Add in the can of tomatoes (juice and all), salt, tomato sauce, beans, and seasonings, stirring well. Reduce the heat to medium low, place the lid 3/4 the way over, and simmer for one hour, stirring every 15 minutes or so to make sure the bottom's not burning (I actually have to keep my burner on low the whole hour to prevent this.)
Taste for salt, making any adjustments necessary and serve with shredded cheddar, and or mustard or ketchup over the top.
Thursday, February 25, 2010
I love the idea of getting up on the weekend and whipping together a fancy breakfast. But as you can see from the number of breakfast recipes on this blog, morning and I don't get along that well. I can't hold a conversation before I've had my coffee, much less measure out flour.
This recipe is a blessed exception, in no small part to Bisquick which cuts out a lot of the measuring I was just referring to. Also a blessing is the fact that the cream cheese can come straight from the fridge, erasing any forethought on my part as to letting it soften ahead of time. This way it doesn't melt into the batter but stays in little chunks throughout, adding to the delight of the muffin. You'll notice I omit the addition of salt because Bisquick has it in there, but if you're a devout believer in its flavor enhancing ability you can add in a tiny pinch to the batter. (I do, but then again I'm not on the cover of Health magazine, either.)
And of course, you can fitz and futz with this recipe until the cows come home with creative additions and variations (some of which are at the bottom of this post) but what I was going for here was a good, quick muffin whose prep bowl and utensils I could wash up long before they even come out of the oven. That way, my inner ice queen stays dormant, and I can actually tell my dear husband when I hand him a hot muffin, 'Good Morning.' And mean it.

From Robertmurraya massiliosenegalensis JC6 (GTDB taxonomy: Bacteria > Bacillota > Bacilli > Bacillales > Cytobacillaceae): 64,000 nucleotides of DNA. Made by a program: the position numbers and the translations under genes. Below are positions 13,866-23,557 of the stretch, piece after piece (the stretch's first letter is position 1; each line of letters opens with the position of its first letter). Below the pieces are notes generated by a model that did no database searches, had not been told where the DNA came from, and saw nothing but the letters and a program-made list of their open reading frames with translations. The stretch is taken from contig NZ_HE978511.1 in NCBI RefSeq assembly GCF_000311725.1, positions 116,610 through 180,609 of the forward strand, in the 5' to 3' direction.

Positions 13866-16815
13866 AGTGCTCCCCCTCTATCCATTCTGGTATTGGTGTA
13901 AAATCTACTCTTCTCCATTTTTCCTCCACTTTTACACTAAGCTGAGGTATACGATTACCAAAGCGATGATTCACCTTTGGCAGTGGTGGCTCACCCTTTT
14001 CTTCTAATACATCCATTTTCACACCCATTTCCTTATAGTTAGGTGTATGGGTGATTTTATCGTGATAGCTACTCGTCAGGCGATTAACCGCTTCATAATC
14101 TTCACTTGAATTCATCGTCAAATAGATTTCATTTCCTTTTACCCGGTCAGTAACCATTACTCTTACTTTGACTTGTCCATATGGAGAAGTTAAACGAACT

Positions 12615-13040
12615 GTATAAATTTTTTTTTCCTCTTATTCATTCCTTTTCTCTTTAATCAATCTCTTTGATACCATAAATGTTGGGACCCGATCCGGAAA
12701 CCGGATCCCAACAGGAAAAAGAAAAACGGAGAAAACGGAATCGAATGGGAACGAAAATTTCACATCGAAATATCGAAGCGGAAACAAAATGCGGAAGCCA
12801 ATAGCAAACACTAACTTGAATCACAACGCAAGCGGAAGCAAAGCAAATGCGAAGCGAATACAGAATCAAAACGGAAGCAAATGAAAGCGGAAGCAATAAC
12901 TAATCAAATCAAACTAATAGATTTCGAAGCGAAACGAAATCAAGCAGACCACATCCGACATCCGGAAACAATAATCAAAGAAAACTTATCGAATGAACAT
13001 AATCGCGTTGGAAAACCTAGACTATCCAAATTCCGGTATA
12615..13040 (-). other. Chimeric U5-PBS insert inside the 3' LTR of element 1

Strawberry, Granola and Cream Cheese Muffins
2 cups Bisquick
1/3 cup sugar plus 1 tablespoon
2/3 cup granola - your favorite brand (I like vanilla and dried cherry)
1/2 teaspoon cinnamon
1/8 teaspoon nutmeg
1 egg, lightly beaten
2/3 cup milk (not skim)
2 tablespoons vegetable oil
1 teaspoon vanilla
1 cup fresh or frozen strawberries, chopped
2 oz cream cheese, broken into little bits with your fingers (if you really want that creamy tang in every bite - double this)
Preheat your oven to 350 if it's convection, 375 if it's not convection. Grease a 12 cup muffin pan well with nonstick spray, set onto a good quality baking sheet, and set aside.
Meanwhile, place the Bisquick, sugar, granola, cinnamon, and nutmeg into a large mixing bowl and stir well with a spoon. Make a well in the center, then pour in the egg, milk, oil, and vanilla. Stir just until the mixture is moistened and there are no lumps, then gently stir in the fruit mixing lightly, then the cream cheese. Use an ice cream scoop to divy the batter between your muffin cups making the additions as even as possible, and bake for 15-18 minutes, JUST until the tops are a light golden color. Let cool in the pan for 3 minutes, then carefully invert onto a cooling rack. Serve warm with either a pat of butter, cream cheese, or jam.
Meat and Potatoes Addition Options/Variations:
* add a pinch of lemon or orange zest
* sub chopped fresh mango for the strawberries, or a combination
* add 3/4 cup chopped pecans or walnuts
Wednesday, February 24, 2010
2 quarts boiling water
2 bags 'lemon zinger' green tea
3 bags 'passion' (hibiscus and other wild flower blend) tea
1/4 teaspoon ground ginger
3 slices candied ginger
1/4 cup honey
Plenty of ice
lemon slices for garnish
Place the tea bags and, candied ginger, and dried ginger to a large heatproof serving pitcher. Add in the boiling water and let soak for 10 minutes or until the tea is to the strength you like and discard the bags. Slowly stir in the honey so that it dissolves and let sit another 20 minutes to cool slightly. Add in plenty of ice to cool it down and put in the fridge for several hours to get nice and cold.
Stir again before serving and serve over ice with a wedge of lemon.
* For a cocktail, add a jigger of vodka to the tea in a large glass and top with either Prosecco, Champagne, or even sparkling water.
Monday, February 22, 2010